Streaming services ditched as Aussies cut spending

Australians are axing streaming subscriptions as the cost of living bites households, with one in five Australians cancelling to save money.

The national average is $30 per month for two streaming services, according to a Compare the Market survey conducted in April.

Netflix was the streaming service people would look to cancel first, followed by Optus Sport and Disney+.

The findings come after Netflix debuted an ad-supported subscription plan in 2022 with a cheaper monthly cost of $6.99, and before the streamer’s controversial plan to reduce password sharing in a bid to push up subscriber numbers and profits.

The password-sharing crackdown is set to launch in Australia by the end of June, and Netflix is expecting a rise in subscription cancellations.

The streamer reported a “cancel reaction” in each market where the news of its ‘paid sharing’ initiative has been announced, including New Zealand and Canada.

But this won’t be a strong deterrent for Netflix, which claims the move will eventually lead to more subscribers and revenue.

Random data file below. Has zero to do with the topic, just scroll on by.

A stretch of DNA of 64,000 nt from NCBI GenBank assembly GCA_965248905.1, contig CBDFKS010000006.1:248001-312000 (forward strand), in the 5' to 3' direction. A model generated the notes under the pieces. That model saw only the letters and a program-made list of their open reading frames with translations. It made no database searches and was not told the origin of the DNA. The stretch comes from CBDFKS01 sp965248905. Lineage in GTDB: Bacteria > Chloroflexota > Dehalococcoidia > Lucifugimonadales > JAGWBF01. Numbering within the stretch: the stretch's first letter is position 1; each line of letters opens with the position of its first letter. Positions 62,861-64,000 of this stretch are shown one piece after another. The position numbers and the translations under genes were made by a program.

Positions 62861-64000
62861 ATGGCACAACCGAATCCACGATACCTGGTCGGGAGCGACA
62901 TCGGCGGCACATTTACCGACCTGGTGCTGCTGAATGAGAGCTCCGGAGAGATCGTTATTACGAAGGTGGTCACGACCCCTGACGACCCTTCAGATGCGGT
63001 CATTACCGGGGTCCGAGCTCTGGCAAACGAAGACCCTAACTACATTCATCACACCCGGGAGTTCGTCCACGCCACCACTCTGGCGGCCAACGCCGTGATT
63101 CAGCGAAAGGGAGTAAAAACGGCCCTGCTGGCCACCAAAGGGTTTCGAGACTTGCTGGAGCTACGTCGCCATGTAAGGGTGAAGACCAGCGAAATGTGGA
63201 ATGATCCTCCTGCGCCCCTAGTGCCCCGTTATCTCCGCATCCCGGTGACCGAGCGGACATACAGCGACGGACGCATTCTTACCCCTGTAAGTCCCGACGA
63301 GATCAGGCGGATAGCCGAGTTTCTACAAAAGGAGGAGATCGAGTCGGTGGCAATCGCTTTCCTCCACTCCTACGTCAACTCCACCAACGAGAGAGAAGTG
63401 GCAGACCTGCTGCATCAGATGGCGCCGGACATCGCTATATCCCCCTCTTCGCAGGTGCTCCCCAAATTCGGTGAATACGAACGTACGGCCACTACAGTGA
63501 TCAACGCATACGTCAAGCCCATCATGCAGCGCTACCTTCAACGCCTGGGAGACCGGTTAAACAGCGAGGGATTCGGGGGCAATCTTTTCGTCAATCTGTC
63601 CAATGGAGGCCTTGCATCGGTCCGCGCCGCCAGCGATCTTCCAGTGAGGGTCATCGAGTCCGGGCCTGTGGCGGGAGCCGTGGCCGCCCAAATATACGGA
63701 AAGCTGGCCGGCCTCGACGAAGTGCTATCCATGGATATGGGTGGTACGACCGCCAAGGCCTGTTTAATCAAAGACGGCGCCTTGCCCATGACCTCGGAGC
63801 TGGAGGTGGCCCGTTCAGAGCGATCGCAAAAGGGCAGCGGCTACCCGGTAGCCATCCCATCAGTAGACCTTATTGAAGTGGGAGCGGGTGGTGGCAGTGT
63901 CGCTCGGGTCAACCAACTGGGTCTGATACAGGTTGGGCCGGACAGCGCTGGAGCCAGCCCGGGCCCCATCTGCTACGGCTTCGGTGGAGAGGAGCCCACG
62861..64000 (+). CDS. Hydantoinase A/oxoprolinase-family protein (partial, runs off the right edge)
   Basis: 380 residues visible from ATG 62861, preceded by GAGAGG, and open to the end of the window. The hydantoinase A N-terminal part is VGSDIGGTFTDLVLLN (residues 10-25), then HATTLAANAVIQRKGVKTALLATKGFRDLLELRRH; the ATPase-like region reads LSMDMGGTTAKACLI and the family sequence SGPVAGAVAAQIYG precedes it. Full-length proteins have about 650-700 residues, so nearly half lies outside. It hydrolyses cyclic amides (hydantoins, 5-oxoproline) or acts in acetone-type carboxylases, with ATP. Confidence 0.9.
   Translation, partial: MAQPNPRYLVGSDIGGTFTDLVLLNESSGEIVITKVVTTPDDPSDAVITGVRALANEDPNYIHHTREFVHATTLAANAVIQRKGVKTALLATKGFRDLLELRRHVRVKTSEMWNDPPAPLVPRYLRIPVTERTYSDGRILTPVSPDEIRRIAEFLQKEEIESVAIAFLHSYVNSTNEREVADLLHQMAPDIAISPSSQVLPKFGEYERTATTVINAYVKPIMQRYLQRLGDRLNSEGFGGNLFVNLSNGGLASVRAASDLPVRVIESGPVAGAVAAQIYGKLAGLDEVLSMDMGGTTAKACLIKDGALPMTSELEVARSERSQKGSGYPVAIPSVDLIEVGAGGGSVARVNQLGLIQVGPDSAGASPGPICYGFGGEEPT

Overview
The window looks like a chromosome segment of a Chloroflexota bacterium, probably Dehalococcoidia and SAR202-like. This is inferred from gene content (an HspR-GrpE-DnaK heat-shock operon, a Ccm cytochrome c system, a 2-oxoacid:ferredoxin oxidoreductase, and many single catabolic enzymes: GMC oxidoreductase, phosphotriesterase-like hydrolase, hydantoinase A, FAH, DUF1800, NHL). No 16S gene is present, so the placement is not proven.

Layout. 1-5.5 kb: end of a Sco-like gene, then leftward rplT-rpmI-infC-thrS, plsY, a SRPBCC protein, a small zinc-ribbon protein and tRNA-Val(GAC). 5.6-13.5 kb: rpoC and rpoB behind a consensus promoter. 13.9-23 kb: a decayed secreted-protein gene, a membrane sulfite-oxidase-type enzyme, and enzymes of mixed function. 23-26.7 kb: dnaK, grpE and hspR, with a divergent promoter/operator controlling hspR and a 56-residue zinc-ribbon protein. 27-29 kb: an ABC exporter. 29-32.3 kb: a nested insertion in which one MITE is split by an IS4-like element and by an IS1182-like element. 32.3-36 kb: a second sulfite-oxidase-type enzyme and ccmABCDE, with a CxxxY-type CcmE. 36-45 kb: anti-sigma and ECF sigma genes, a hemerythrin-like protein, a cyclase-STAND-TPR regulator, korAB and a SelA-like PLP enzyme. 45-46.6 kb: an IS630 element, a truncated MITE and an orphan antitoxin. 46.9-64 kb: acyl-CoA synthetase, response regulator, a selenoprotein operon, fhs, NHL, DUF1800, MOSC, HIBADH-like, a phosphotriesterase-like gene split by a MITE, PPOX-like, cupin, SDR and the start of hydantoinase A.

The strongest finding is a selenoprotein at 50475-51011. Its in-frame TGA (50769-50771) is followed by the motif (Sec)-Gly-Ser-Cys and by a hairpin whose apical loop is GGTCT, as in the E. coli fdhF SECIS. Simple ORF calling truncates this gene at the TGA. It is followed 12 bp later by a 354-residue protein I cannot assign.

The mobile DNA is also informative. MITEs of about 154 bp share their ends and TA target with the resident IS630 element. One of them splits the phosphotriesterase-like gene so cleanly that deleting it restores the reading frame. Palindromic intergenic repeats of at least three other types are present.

The streamer is also copping flak from audiences for its habit of cancelling shows after just one or two seasons, while it is simultaneously forced to rely on more original programming after production companies like Disney and HBO pulled content for their own streaming platforms.

Optus Sport, which focuses on international football coverage and home fitness content, is one of the most expensive streaming services with a monthly cost of $24.99.

The Disney+ platform is also among the more expensive options available in Australia at $13.99 per month, and only offers Disney and affiliate productions.

Audiences switch off

With the average annual spend on streaming platforms totalling $360, audiences are switching off their home entertainment as they look to save on other expenses, such as groceries and eating out.

Compare the Market general manager of media and communications Chris Ford said the savings from cutting streaming could be put towards an extra trip to the grocery store, utility bills, or even more fun expenses like birthday gifts.

“We know that many Australians are looking to make their household budgets stretch to the max and are reducing their spending on small luxuries such as takeout and weekend trips,” he said.

“Ditching in-home entertainment is another easy way households are keeping costs down.”

The research found Gen Z is the most likely to ditch streaming services, with 27.7 per cent of the cohort saying goodbye to online streaming to save on spending, followed by 24 per cent of Millennials and 21.9 per cent of Gen X.

Baby Boomers were the least likely to give up their bingeing habit at 12.5 per cent, but they were also the cohort to pay the least for their streaming services.

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